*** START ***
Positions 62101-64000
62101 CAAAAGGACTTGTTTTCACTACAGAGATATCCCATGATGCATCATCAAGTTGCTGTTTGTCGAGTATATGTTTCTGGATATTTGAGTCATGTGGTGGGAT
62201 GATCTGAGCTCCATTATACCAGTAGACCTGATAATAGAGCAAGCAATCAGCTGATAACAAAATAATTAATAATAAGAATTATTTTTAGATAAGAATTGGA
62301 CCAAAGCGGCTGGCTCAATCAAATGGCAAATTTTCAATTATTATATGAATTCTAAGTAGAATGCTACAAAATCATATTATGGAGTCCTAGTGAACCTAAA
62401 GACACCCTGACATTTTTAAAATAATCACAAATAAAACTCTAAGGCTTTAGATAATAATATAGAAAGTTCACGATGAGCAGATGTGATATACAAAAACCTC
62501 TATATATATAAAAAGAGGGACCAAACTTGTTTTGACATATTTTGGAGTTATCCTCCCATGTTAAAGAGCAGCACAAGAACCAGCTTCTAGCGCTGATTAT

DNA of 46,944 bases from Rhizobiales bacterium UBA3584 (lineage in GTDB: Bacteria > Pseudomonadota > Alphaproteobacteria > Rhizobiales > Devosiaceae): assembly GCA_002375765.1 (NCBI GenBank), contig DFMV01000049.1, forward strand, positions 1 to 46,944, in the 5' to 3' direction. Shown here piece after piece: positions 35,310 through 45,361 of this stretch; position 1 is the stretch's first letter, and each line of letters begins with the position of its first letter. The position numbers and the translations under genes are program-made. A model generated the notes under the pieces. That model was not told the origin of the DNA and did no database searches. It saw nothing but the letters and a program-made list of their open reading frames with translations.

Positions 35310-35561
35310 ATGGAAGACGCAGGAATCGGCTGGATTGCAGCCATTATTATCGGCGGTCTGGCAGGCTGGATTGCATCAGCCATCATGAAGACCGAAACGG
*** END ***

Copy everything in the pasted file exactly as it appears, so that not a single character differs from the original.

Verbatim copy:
Positions 62101-64000
62101 CAAAAGGACTTGTTTTCACTACAGAGATATCCCATGATGCATCATCAAGTTGCTGTTTGTCGAGTATATGTTTCTGGATATTTGAGTCATGTGGTGGGAT
62201 GATCTGAGCTCCATTATACCAGTAGACCTGATAATAGAGCAAGCAATCAGCTGATAACAAAATAATTAATAATAAGAATTATTTTTAGATAAGAATTGGA
62301 CCAAAGCGGCTGGCTCAATCAAATGGCAAATTTTCAATTATTATATGAATTCTAAGTAGAATGCTACAAAATCATATTATGGAGTCCTAGTGAACCTAAA
62401 GACACCCTGACATTTTTAAAATAATCACAAATAAAACTCTAAGGCTTTAGATAATAATATAGAAAGTTCACGATGAGCAGATGTGATATACAAAAACCTC
62501 TATATATATAAAAAGAGGGACCAAACTTGTTTTGACATATTTTGGAGTTATCCTCCCATGTTAAAGAGCAGCACAAGAACCAGCTTCTAGCGCTGATTAT

DNA of 46,944 bases from Rhizobiales bacterium UBA3584 (lineage in GTDB: Bacteria > Pseudomonadota > Alphaproteobacteria > Rhizobiales > Devosiaceae): assembly GCA_002375765.1 (NCBI GenBank), contig DFMV01000049.1, forward strand, positions 1 to 46,944, in the 5' to 3' direction. Shown here piece after piece: positions 35,310 through 45,361 of this stretch; position 1 is the stretch's first letter, and each line of letters begins with the position of its first letter. The position numbers and the translations under genes are program-made. A model generated the notes under the pieces. That model was not told the origin of the DNA and did no database searches. It saw nothing but the letters and a program-made list of their open reading frames with translations.

Positions 35310-35561
35310 ATGGAAGACGCAGGAATCGGCTGGATTGCAGCCATTATTATCGGCGGTCTGGCAGGCTGGATTGCATCAGCCATCATGAAGACCGAAACGG